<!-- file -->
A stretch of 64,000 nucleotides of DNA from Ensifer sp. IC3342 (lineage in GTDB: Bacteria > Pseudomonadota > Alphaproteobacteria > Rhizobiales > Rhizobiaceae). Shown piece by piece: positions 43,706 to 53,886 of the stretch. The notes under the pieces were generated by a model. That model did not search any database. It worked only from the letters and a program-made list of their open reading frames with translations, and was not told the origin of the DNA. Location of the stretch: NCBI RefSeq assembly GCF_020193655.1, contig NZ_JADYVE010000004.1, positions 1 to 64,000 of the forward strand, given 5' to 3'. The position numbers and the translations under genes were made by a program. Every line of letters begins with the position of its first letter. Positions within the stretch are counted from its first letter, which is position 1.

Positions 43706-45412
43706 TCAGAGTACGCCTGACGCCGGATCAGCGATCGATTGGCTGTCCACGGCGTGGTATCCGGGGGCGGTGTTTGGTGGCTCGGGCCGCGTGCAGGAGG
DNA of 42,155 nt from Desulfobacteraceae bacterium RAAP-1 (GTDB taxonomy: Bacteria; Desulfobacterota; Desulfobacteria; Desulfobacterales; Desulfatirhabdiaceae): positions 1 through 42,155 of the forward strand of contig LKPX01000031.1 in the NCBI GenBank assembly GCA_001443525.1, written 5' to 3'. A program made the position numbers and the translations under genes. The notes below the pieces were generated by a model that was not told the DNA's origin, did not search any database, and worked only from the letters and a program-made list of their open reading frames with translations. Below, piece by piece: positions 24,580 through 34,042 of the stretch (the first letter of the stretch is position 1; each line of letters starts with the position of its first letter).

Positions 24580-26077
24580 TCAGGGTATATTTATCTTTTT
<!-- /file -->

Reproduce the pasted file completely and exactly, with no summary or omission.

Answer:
A stretch of 64,000 nucleotides of DNA from Ensifer sp. IC3342 (lineage in GTDB: Bacteria > Pseudomonadota > Alphaproteobacteria > Rhizobiales > Rhizobiaceae). Shown piece by piece: positions 43,706 to 53,886 of the stretch. The notes under the pieces were generated by a model. That model did not search any database. It worked only from the letters and a program-made list of their open reading frames with translations, and was not told the origin of the DNA. Location of the stretch: NCBI RefSeq assembly GCF_020193655.1, contig NZ_JADYVE010000004.1, positions 1 to 64,000 of the forward strand, given 5' to 3'. The position numbers and the translations under genes were made by a program. Every line of letters begins with the position of its first letter. Positions within the stretch are counted from its first letter, which is position 1.

Positions 43706-45412
43706 TCAGAGTACGCCTGACGCCGGATCAGCGATCGATTGGCTGTCCACGGCGTGGTATCCGGGGGCGGTGTTTGGTGGCTCGGGCCGCGTGCAGGAGG
DNA of 42,155 nt from Desulfobacteraceae bacterium RAAP-1 (GTDB taxonomy: Bacteria; Desulfobacterota; Desulfobacteria; Desulfobacterales; Desulfatirhabdiaceae): positions 1 through 42,155 of the forward strand of contig LKPX01000031.1 in the NCBI GenBank assembly GCA_001443525.1, written 5' to 3'. A program made the position numbers and the translations under genes. The notes below the pieces were generated by a model that was not told the DNA's origin, did not search any database, and worked only from the letters and a program-made list of their open reading frames with translations. Below, piece by piece: positions 24,580 through 34,042 of the stretch (the first letter of the stretch is position 1; each line of letters starts with the position of its first letter).

Positions 24580-26077
24580 TCAGGGTATATTTATCTTTTT